This section is from the book "Spons' Mechanics' Own Book: A Manual For Handicraftsmen And Amateurs", by Edward Spon. Also available from Amazon: Spons' Mechanics' Own Book.
As the metal is procurable only in flat sheets of various dimensions and thicknesses, some knowledge of geometry is required to determine how the flat piece is to be marked and cut in order to produce the shape decided on for the finished article.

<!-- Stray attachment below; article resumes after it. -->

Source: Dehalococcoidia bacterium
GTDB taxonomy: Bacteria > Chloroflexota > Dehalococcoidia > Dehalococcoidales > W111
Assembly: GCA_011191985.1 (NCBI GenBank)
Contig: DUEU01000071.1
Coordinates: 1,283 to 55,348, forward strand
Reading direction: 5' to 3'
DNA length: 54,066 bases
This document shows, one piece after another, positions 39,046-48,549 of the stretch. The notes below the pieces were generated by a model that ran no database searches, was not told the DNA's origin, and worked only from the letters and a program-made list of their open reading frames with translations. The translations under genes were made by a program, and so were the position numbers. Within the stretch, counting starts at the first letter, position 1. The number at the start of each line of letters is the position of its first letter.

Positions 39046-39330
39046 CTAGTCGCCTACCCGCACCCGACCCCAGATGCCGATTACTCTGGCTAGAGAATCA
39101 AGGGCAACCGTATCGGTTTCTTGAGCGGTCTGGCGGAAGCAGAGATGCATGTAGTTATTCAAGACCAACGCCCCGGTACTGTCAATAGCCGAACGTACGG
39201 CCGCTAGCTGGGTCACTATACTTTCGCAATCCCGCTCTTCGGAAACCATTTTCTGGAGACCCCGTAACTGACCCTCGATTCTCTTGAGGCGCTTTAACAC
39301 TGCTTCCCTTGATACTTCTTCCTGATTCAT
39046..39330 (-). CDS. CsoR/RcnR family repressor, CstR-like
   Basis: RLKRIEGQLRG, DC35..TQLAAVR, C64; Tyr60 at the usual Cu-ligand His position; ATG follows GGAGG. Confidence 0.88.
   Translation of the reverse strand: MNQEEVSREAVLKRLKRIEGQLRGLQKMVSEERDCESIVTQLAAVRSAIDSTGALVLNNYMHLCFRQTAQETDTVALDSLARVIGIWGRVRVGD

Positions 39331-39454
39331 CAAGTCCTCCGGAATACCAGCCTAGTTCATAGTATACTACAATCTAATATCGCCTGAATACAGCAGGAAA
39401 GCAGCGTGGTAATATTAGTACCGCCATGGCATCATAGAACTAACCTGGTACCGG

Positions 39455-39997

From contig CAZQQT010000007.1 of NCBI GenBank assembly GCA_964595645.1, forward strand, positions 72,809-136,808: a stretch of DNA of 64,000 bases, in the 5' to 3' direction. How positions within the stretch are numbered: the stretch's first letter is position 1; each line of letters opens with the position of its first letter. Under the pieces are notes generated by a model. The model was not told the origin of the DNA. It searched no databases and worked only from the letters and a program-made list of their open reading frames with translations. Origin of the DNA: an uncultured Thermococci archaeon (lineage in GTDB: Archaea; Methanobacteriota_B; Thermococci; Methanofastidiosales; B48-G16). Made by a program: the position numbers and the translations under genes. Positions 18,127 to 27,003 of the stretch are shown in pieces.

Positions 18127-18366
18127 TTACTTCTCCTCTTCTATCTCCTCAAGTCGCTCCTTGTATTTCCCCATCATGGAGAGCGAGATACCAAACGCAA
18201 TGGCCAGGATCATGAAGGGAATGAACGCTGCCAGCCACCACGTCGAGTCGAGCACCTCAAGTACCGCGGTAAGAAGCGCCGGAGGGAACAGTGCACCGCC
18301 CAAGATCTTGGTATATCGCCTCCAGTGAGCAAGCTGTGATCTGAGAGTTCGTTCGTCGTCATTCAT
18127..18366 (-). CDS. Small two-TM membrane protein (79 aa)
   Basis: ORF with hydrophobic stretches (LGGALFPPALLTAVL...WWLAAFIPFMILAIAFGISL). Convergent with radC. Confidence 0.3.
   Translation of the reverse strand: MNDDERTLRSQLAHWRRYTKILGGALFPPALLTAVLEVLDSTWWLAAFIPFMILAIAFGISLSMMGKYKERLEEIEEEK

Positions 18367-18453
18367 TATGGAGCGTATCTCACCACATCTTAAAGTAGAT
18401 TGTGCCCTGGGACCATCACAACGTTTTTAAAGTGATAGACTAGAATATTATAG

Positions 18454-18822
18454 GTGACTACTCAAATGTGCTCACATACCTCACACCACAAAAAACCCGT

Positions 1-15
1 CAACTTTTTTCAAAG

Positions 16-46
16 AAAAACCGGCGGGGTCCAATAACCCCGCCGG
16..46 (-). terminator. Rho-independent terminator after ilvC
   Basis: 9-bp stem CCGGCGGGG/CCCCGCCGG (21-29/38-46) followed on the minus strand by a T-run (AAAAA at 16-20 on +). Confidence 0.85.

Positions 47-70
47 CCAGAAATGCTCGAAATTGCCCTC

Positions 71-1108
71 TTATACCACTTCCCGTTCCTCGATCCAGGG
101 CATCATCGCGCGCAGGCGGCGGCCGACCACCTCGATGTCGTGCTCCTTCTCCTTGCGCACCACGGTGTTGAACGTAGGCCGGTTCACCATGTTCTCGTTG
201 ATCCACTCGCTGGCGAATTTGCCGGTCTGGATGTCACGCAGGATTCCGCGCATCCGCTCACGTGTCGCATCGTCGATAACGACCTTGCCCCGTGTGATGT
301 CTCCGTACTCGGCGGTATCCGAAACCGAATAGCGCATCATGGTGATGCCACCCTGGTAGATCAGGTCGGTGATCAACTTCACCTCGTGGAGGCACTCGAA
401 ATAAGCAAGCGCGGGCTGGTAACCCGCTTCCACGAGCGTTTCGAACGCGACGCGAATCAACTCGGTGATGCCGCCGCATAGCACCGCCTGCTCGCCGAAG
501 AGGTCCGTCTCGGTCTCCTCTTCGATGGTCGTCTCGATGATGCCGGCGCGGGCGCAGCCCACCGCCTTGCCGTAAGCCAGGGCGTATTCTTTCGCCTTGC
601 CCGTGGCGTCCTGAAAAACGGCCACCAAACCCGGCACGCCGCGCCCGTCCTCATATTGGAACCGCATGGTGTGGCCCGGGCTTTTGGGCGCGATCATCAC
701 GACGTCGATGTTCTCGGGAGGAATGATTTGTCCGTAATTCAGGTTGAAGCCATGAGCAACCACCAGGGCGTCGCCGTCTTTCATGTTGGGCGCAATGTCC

There is scarcely any end to the variety and intricacy of pattern which may be introduced into sheet-metal goods; but when the surface is very irregular it becomes necessary to employ machines for stamping out the design, or rolls for impressing it on the metal. Apparatus designed for these purposes will be described further on; but many simple articles can be constructed without such aid. In measuring the metal in sheet to make an article of any desired dimensions, allowance must be made for the amount of metal used up in forming the joint, when that is to be of the lapped kind. Where the edges only abut against each other, no such allowance is needed. It is generally between 1/8 and 1/4 in. per joint, according to the thickness of the metal used and the strength required in the joint. Before cutting out the piece of sheet metal corresponding to the dimensions aimed at, it is well to make a pattern in stout brown paper, and fold it up so as to make a counterpart of the article in view. Unforeseen errors can then easily be rectified, and the metal cut exactly to the corrected pattern, without risk of waste.